Las Vegas Working Part-Time and Disability Attorney

Many people with disabilities desire to be gainfully employed. With a disability, doing so can be nearly impossible. If you have a disability, you may be wondering whether you can work part-time while receiving disability benefits. You are not alone. Many people have concerns over whether they can have a part-time job and qualify for or continue to receive benefits. 

Discuss Your Case With a Las Vegas Disability Lawyer

Recipients of Social Security Disability are allowed to receive a limited amount of income through a part-time job while they are disabled. At Roeschke Law, LLC Las Vegas, we will carefully review your case and help you understand your options for obtaining Social Security benefits. Contact Roeschke Law, LLC Las Vegas today to discuss your case and let us put our skills to work for you.

When Can Working a Part-Time Job Affect Your Claim for Disability Benefits?

The issue of working part-time while disabled can negatively or positively affect your claim for disability benefits before and after your benefits have been awarded. If you have tried to work after becoming disabled and you’re no longer able to do it, you will have the support of documentation showing your need for disability benefits. If you can work with a disability, it’s a significant accomplishment. You may still be able to qualify for disability benefits while working part-time.

Working a Part-Time Job and Qualifying for Social Security Disability Benefits

As an applicant for Social Security Disability Insurance (SSDI) benefits, you must meet specific criteria. If you have a part-time job, you will only be able to make up to a certain amount to qualify for Social Security benefits. For most people, how many hours you work won’t be as important as how much money you earn per month from your part-time job. 

The Social Security Administration (SSA) will look at your part-time income and decide whether you’re engaging in substantial gainful activity (SGA). A substantial gainful activity (SGA) means that you earn a certain monthly amount from your part-time job, minus your disability-related work costs. The monthly SGA amount for blind individuals is $2,190. For non-blind individuals, the monthly SGA amount is $1,310. It’s essential to check your SGA every year, as the limit does increase. 

How Many Hours Can I Work Part-Time While Still Keeping My Disability Benefits?

Typically, the Social Security Administration considers how much money you earn per month, not how many hours you work to decide whether you qualify for benefits. If you earn more than $1,310 as a non-blind individual, the Social Security Administration will consider you “self-supporting” and not qualify for Social Security benefits. If you are not self-employed and you’re working close to full-time, working 40 hours or more per week, the Social Security Administration may deny you benefits. The more hours you work, the harder it will be to prove that you are entitled to benefits. 

Qualifying for Benefits While Self-Employed

However, the Social Security Administration will consider how many hours you work if you are self-employed or the head of a business, such as a corporation or LLC. When you are self-employed, you may work hours without being paid on an hourly basis. The SSA will consider how many hours you work per month plus your monthly income in these scenarios.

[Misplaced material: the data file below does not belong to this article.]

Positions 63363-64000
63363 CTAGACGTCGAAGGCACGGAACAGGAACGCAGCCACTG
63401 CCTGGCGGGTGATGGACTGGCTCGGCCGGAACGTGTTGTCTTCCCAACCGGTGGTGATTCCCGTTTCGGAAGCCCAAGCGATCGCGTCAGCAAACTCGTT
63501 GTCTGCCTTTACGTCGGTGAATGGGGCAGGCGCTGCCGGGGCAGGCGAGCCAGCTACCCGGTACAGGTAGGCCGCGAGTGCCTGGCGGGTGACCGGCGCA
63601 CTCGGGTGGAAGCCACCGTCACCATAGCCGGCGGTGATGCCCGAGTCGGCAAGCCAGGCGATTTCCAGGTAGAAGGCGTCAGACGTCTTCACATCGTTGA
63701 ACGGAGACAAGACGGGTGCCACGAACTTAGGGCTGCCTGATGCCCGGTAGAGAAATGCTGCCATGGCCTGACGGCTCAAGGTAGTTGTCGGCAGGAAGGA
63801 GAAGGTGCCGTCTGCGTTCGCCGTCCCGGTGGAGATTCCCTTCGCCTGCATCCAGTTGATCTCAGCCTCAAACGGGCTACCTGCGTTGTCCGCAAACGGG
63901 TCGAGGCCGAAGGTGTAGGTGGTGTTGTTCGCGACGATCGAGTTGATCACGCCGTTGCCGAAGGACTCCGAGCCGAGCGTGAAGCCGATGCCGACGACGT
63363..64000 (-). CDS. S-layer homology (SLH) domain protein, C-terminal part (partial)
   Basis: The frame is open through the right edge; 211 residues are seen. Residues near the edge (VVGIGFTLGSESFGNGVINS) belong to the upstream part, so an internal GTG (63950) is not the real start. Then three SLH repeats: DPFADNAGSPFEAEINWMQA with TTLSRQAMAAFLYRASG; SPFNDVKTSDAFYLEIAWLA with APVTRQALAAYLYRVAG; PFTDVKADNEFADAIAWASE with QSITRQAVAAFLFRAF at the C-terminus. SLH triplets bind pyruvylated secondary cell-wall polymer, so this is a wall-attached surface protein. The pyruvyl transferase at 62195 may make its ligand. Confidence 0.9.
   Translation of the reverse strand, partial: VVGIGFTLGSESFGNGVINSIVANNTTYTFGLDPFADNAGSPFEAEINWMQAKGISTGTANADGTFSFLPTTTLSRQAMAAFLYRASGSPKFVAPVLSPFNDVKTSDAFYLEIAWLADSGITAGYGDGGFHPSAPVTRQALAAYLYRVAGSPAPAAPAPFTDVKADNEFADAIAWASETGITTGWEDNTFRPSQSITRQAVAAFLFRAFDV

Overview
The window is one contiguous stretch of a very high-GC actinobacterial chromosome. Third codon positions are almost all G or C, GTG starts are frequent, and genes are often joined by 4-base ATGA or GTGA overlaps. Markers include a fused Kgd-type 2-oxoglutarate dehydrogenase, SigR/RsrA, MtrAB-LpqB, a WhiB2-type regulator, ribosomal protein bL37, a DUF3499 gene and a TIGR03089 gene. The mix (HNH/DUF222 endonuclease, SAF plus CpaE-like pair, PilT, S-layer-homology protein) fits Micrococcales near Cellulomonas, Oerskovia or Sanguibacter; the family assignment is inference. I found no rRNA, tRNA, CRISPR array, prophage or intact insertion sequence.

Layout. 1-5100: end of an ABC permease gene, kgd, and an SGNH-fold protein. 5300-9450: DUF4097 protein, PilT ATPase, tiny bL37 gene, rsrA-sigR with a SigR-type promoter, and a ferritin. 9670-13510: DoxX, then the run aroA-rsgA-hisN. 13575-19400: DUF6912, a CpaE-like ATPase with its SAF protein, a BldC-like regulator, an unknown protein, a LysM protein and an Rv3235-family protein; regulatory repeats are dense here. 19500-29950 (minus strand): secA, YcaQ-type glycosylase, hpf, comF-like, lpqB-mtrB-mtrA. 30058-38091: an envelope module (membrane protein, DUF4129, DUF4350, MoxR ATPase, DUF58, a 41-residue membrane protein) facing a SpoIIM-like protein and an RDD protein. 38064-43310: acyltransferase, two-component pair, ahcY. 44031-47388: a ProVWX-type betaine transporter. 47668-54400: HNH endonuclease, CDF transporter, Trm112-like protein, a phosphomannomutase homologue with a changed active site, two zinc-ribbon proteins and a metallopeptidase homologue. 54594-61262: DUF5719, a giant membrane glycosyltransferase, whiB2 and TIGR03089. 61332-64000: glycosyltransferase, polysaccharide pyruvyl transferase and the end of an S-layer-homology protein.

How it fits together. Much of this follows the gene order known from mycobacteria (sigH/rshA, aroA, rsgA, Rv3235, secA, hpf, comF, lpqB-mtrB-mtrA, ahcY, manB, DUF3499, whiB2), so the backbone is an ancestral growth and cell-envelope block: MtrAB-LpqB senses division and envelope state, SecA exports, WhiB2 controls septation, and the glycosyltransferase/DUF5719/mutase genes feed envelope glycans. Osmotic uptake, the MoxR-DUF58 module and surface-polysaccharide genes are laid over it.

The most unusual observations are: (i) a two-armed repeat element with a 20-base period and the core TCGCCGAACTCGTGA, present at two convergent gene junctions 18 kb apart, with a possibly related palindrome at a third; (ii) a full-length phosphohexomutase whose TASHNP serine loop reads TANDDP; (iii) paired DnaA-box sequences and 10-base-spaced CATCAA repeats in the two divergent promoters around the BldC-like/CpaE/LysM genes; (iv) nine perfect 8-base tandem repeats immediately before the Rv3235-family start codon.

In most cases, the Social Security administration allows an applicant to work up to 45 hours per month, or 10 hours per week, if you’re self-employed and receiving disability benefits. The Social Security Administration will also consider whether you’re the only employee working for your business. In short, if you’d like to qualify for benefits while self-employed, you’ll need to show that you are not earning SGA and that you’re not working too many hours.

The Trial Work Period

What happens if you become disabled, stop working, and then decide to try working again on a part-time basis. In this scenario, you may assume that you would have to reapply for benefits all over again. However, the Social Security Administration has special rules called Work Incentives. Even after you’ve been awarded benefits, you may still be able to work part-time due to the Social Security administration’s trial work period. During this time, you’ll be able to see whether you can re-enter the workforce. 

The first stage is called the Trial Work Period. You can test your ability to work with your disability for at least nine months during this stage. You will still receive your full SSDI benefit payments no matter how much money you earn from your job. You will need to report all of your work activity honestly and keep meeting the Social Security administration’s disability rules. 

The Ticket to Work Program

The Ticket to Work Program supports career development for people aged 18-64 who receive benefits and would like to work. The program is voluntary and free, helping people with disabilities move toward financial independence. 

If you would like to pursue part-time work but are concerned about losing your benefits, one of the best things you can do is discuss your case with a lawyer. One of the skilled lawyers at Roeschke Law, LLC Las Vegas, can explain the Social Security Administration’s wage and work reporting requirements and assist you with reporting your earnings. 

Talk to a Las Vegas Social Security Disability Lawyer for Part-Time Workers Today

Many disabled individuals struggle to obtain the SSDI benefits they deserve. If you are concerned about losing your benefit for working part-time or not qualifying, we recommend contacting Roeschke Law, LLC Las Vegas. With decades of experience helping Las Vegas residents qualify for benefits, we know how to help you with your SSDI case. Contact us today for your free initial consultation to learn more about our Social Security disability lawyers.